14
Algorithm2 SameColorCellScheduler
Input:Link set E
i
and time slot index t.
Output:Partial link schedule PS
i
for links in E
i
,and t.
1:X:= (6β(1 + (
2
√
3
)
α 1
α−2
) + 1)
1/α
;
2:Dene constant c:= N
0
βX
α
;
3:PS
i
:= ∅;
4:while E
i
∅ do
5:S
t
:= ∅;
6:for each cell j with color i do
7:Choose one nonscheduled link e
gh
in cell j;
8:Assign transmission power P
gh
:= c × d
α
gh
;
9:S
t
:= S
t
∪ {e
gh
};E
i
:= E
i
− {e
gh
};
10:end for
11:PS
i
:= PS
i
∪ {S
t
};t:= t + 1;
12:end while
13:return PS
i
and t.
by sending pulling messages.For a nonhead node in the cel l,it waits for the
pulling message fromthe head node and then transmits its d ata to the head.
When the algorithm is executed round after round,only the nodes that have
not transmitted (the heads in previous rounds) remain in the execution,until their
transmission rounds arrive.
5.Centralized Aggregation Scheduling
Assuming global information is available at each sensor,then a centralized
scheduling algorithm can be constructed,which can achieve the best aggregation
latency for the MLAS problem.We present in the following such a centralized
algorithm,NearestNeighbor Aggregation Scheduling (NNAS).
Our centralized algorithm progresses in a phasebyphase fashion,with joint
tree construction and link scheduling.In each round,the algorithmnds a nearest
neighbor matching among all the sensor nodes that have not transmitted their data,
and schedule all the links in the matching.
The algorithmis started with all the sensor nodes in V − {v
n
}.It nds for each
node v
i
the nearest neighbor node v
j
,where neither v
i
nor v
j
has already been
included in the matching,and a directed link from v
i
to v
j
is established.For ex
ample,in Fig.4 showing a sensor network of six nodes,the matching identied in
round 0 contains two links,1 →3 and 4 →6.The links in matching M
0
(of round
15
3
1
2
6
4
5
(a) Round 0
3
2
6
5
(b) Round 1
3
6
(c) Round 2
Figure 4:The steps of NNAS:an example with six sensor nodes.
0) are then scheduled,using either the link scheduling algorithm proposed in [8]
or the one in [9],both of which schedule a set of links with guaranteed schedul
ing correctness under the physical interference model.After all transmissions in
round 0 are scheduled,all the nodes that have transmitted are removed,and the
algorithm repeats with the remaining nodes.In Fig.4(b),nodes 2,3,5,and 6
remain,and two links are generated based on the nearest neighbor criterion and
then scheduled for transmission.The process repeats until only one sensor node
remains,which will transmit its aggregate data to the sink node in one hop.
The centralized algorithmis summarized as Algorithm3,where PhaseScheduler
1 and PhaseScheduler2 call upon Algorithm 4 provided in [8] and Algorithm 5
provided in [9],respectively,to generate the schedule for links in matching M
k
in round k.In Algorithm 4,ζ() is the Riemann zeta function [29].In Algorithm
5,the preprocessing(M
k
) procedure assigns two values,i.e.,τ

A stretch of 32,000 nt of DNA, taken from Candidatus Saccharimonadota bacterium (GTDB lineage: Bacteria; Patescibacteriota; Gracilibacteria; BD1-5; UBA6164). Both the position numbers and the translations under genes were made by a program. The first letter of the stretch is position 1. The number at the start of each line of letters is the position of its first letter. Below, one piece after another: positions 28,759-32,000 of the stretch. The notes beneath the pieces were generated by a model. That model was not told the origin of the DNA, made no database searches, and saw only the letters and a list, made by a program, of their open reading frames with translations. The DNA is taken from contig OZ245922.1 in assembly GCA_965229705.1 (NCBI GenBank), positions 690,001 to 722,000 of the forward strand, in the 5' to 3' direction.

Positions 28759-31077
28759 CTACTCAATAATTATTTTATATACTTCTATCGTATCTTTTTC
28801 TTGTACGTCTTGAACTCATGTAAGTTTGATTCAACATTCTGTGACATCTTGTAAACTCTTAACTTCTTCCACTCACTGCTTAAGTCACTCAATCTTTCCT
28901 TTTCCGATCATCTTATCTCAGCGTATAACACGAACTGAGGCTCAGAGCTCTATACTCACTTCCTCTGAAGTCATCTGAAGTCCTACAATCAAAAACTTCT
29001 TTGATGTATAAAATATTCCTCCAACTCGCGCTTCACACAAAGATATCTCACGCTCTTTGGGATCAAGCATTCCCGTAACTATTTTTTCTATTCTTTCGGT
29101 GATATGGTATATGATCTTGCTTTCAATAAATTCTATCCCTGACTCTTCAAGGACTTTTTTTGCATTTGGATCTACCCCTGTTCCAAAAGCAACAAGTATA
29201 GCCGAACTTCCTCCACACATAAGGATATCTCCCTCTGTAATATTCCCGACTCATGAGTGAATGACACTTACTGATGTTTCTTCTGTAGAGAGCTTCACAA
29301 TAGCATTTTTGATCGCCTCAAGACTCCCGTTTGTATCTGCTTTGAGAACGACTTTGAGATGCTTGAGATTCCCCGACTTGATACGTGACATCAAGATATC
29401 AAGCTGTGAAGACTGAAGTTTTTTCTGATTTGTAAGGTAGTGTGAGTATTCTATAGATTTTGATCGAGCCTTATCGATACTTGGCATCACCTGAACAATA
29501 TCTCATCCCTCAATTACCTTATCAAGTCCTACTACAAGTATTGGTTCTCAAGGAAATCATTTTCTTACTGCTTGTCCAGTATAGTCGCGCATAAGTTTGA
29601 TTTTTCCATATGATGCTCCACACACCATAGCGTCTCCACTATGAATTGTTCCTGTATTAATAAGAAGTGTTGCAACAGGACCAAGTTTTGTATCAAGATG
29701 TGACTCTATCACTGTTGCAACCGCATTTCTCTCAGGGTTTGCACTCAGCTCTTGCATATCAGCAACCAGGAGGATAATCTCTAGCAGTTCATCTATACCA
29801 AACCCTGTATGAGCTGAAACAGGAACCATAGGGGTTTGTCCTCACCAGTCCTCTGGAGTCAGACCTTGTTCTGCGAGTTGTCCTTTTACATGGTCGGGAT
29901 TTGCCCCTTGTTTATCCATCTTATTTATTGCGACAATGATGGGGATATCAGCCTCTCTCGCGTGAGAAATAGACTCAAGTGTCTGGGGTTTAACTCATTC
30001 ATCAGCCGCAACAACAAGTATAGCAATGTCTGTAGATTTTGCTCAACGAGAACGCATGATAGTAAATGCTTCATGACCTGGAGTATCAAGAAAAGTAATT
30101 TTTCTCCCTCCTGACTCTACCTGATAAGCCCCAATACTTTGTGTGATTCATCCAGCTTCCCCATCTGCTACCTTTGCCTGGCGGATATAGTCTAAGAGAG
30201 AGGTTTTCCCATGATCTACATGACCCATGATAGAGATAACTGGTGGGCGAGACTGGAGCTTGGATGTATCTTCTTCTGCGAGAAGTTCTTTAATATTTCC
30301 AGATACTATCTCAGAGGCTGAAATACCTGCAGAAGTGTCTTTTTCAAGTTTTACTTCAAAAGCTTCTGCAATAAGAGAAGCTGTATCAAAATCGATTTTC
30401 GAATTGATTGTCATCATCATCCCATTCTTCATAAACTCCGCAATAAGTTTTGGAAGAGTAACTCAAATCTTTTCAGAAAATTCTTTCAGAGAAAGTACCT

i j
and γ
i j
related to
link length d
i j
,for each link e
i j
∈ M
k
,while the check(e
i j
,S
t
) procedure checks
whether link e
i j
can transmit concurrently with links in S
t
and returns a Boolean
value.
6.Analysis
In this section,we prove the correctness of our distributed and centralized
algorithms,and analyze their eﬃciency with respect to the bound of aggregation
latency.
6.1.Correctness
We rst prove that
16
3
X
2
+ 12X + 7 colors are enough to separate the cells of
the same color by a distance of at least 2(X + 1)d,where d = 3
k
is the side length
of cells in category k.
Lemma 1.At most
16
3
X
2
+ 12X + 7 hexagons with size length of d can cover a
disk with radius 2(X + 1)d.
16
Algorithm3 Centralized Aggregation Scheduling (NNAS)
Input:Node set V with sink v
n
.
Output:Tree link set E and link schedule S.
1:k:= 0;t:= 0;E:= ∅;S:= ∅;V = V − {v
n
};
2:while V 1 do
3:M
k
:= ∅;
4:for each v
i
∈ V do
4:if v
i
T(M
k
) ∪ R(M
k
) then
5:Find v
i
's nearestneighbor v
j
∈ V;
5:if v
j
T(M
k
) ∪ R(M
k
) then
6:Construct link e
i j
fromv
i
to v
j
;M
k
:= M
k
∪ {e
i j
};
7:end for
8:E:= E ∪ M
k
;(PS
k
,t):= PhaseScheduler1(M
k
,t) or PhaseScheduler2(M
k
,t);
S:= S ∪ PS
k
;
9:V:= V − T(M
k
);k:= k + 1;
10:end while
11:v
i
:= the only node in V;Construct link e
in
fromv
i
to v
n
;
12:E:= E ∪ {e
in
};S:= S ∪ {{e
in
}};
13:return E and S.
.As shown in Fig.3,we divide the disk into six equalsized nonoverlapping
cones.It is clear that the maximum number of hexagons to cover the disk is at
most six times of that to cover each cone.
Take cone A for instance.We have at most
1
6
hexagons in range of
1
2
d,
1
6
+ 1
hexagons in range of 2d,
1
6
+ 1 + 2 hexagons in range of
7
2
d,etc.So it is not hard
to prove by induction that we have at most 1/6+
j
i=0
i hexagons in range of
1+3j
2
d
in one cone.So in a range of 2(X + 1)d,for which j ≤
4(X+1)−1
3
,we have at most
1/6 +
4(X+1)−1
3
(
4(X+1)−1
3
+1)
2
hexagons in one cone,which means at most
16
3
X
2
+12X +7
in the disk.⊓⊔
Theorem1 (Correctness of CellAS).The distributed algorithm CellAS (Algo
rithm 1) can construct a data aggregation tree and correctly schedule the trans
missions under the physical interference model.
.Algorithm 1 guarantees that each sensor node transmits exactly once and
will not serve as a receiver again after the transmission.Hence the resulting trans
mission links constitute a tree.
The link scheduling guarantees that a node would not transmit and receive at
the same time and a nonleaf node transmits only after all the nodes in its subtree
17
Algorithm4 PhaseScheduler1 [8]
Input:Link set M
k
and time slot index t.
Output:Partial link schedule PS
k
for links in M
k
,and t.
1:Dene constant integer b:= ⌈(16
α+3
ζ(α/2) 3β)
2/(α−2)
⌉;PS
k
:= ∅;